His Night with Rivette

They met in a bar near Calais, neither of them there for any good reason. He’d taken a wrong turning on the road to the City of Light; Rivette had stopped by to see a relative. They went to see a film together, not thought much of it and agreed to go for a walk along the unremarkable stretch of road leading out of town, and walked until there were no more street lamps and it grew so dark neither could see each-other’s face. They walked on talking blindly but trusting somehow that the sound of their voices might carry them nonetheless.
        ‘Maybe we’re lost,’ he said. His name was Paul. Both of them could tell from the tone of his voice that they were, certainly, lost.
        Rivette stopped walking. Withdrawn from the world the sound of his shoes, their delicate leather soles, continued to tap down anyway – somewhere.
        ‘Where?’ Paul asked without mentioning Rivette’s shoes. He, who had grown used to lying awake at night, terrified, sometimes inconsolable in his sense of the world dying, trusted in the telepathy of the night.
        ‘Paul,’ said Rivette, understanding how, in that moment, the magic of that young man, Paul, could be dismissed or drawn into the world, ‘I’m going to show you how to make a film.’
        Paul also stopped walking. He laughed.
        ‘Don’t be nervous.’
        ‘Jacques, I can’t make a film.’
        ‘Anybody can make a film.’
        Paul had wanted to make a film since he had seen the flickering colours of a Super 8 film projected on the living room wall of the house he grew up in; his parents’ house, its white wallpaper embossed with silvery roses. As he watched the film the roses had shown through, like animal markings: a leopard’s spots or a lizard’s scales. The film had made the house feel alive and that was how he felt, on that road, with Rivette. All around him was alive with the sense of the film they might make.
        He heard the clicking of the crickets like a projector, in the dark; and felt the world alive, not a dream, which is what in the night, as he lay awake, he had feared the world might become.
        ‘It’s alive,’ Paul said.
        ‘Yes.’
        ‘It’s alive.’
        ‘And this is how we will make a film.’ Rivette spoke quickly and quietly, knowing he would not be misheard. He took the young man’s hand and led him forward. ‘You were going to Paris?’
        ‘Yes.’ Paul felt the ground softening beneath him. They had left the road with no way of seeing how, or where. They crunched over the stubble of a freshly harvested field. Was he frightened?, he wondered.
        ‘What was taking you to Paris?’
        ‘I wanted to find a stage I could stand on in a theatre.’
        ‘You’re an actor?’
        ‘I’d like to act, yes.’
        ‘In a play?’ asked Rivette.
        ‘In a play, in a film. I don’t mind. I have an idea,’ he said, ‘that I will only be able to see life from there.’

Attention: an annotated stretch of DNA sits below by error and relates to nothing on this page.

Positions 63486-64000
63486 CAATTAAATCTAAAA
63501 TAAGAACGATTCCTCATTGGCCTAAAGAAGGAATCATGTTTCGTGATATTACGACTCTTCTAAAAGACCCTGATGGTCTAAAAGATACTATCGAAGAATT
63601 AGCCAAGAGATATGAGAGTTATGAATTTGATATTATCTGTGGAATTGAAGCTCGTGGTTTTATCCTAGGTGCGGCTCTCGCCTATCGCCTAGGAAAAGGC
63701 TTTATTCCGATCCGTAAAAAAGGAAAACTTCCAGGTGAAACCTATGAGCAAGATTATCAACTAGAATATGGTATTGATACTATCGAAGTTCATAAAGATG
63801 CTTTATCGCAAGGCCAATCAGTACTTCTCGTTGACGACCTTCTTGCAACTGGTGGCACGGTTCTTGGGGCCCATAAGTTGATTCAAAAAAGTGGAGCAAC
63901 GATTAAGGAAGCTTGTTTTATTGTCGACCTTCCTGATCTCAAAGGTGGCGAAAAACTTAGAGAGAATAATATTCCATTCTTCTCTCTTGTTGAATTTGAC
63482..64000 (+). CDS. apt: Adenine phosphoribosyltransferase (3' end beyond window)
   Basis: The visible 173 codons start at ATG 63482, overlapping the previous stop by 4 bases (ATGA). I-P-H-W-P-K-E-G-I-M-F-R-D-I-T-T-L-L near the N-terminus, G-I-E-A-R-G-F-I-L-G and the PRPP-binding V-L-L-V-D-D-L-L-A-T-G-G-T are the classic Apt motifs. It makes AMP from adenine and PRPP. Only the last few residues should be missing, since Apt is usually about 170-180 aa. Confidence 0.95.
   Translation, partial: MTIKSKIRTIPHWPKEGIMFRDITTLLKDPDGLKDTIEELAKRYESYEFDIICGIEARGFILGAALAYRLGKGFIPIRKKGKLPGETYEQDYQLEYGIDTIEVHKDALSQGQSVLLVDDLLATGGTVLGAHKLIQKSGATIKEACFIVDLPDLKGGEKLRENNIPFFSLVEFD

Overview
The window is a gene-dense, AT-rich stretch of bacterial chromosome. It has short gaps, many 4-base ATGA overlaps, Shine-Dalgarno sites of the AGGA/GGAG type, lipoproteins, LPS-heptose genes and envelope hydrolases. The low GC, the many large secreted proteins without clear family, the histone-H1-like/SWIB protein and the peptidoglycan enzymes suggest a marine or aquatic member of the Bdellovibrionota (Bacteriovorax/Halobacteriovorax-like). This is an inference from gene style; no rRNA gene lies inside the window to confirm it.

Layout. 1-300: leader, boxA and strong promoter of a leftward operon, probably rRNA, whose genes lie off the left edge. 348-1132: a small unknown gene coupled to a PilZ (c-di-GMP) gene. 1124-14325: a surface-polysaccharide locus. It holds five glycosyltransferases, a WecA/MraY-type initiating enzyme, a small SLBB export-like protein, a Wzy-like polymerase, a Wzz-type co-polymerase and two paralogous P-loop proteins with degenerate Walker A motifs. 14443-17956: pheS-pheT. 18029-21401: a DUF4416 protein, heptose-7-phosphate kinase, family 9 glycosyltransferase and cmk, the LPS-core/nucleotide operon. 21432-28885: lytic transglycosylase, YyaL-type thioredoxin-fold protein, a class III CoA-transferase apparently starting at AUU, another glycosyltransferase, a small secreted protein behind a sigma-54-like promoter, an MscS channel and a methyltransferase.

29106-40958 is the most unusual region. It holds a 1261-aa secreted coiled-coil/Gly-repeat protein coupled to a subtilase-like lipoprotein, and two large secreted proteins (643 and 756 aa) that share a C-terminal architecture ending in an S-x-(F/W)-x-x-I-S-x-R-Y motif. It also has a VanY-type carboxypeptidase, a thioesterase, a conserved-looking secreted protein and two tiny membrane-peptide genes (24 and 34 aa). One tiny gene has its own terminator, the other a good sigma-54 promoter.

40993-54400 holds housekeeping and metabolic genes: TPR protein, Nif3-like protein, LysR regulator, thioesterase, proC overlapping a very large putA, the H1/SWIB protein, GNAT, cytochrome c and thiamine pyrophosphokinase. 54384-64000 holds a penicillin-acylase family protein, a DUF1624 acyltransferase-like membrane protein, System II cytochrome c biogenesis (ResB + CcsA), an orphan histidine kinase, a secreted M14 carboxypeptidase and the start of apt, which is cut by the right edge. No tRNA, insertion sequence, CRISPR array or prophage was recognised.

‘From a stage?’
        ‘That’s right.’
        ‘So you stand on the stage, and you feel the lights on you, and you see the auditorium reach out in front of you as you begin to do what? To speak, to move, to think, to feel?’
        ‘I feel my way forward towards the people sitting in the auditorium. My audience.’ Paul saw their faces, all eyes on him as he stood there, waiting for him to speak.
        ‘What will you say?’ asked Rivette.
        Who,’ said Paul. ‘Who. I will say Shakespeare.’
        They keep walking, Paul thinking about the scenes from Shakespeare he has enacted in his bedroom, of an arch and the walls of a stage, and of Emanuelle Beart who would play opposite him in Romeo and Juliet and Antony and Cleopatra, and of how he might speak Shakespeare.
        ‘This is Shakespeare,’ says Rivette and Paul feels the same thing as him, a dart of cold fire passing up his legs, stinging his thighs. They stagger a moment, amazed at the scene unfolding.
        Ahead of them Paul sees a white light and they walk towards it. As the light grows brighter another scene comes to him, of Paris at the centre of a projector playing his life out on the surface of the moon.
        There’s a cottage at the edge of a field, its stone walls and the shrubs outside, still blown and hopeless from the winter, all in white, an electric snow that Paul knows wouldn’t be there unless he is feeling frightened. He is scared, terrified like a cat who already knows what will happen.
        The light comes from a television screen facing one of the windows and he and Rivette keep walking until their breath mists up the glass. On the TV screen there are two presenters and a split away scene of a city street. Two men, dressed in black step out of a small car. They’re carrying rifles and walk like beasts, balanced, stalking a man on the floor. They shoot him and they run, panthers on the run.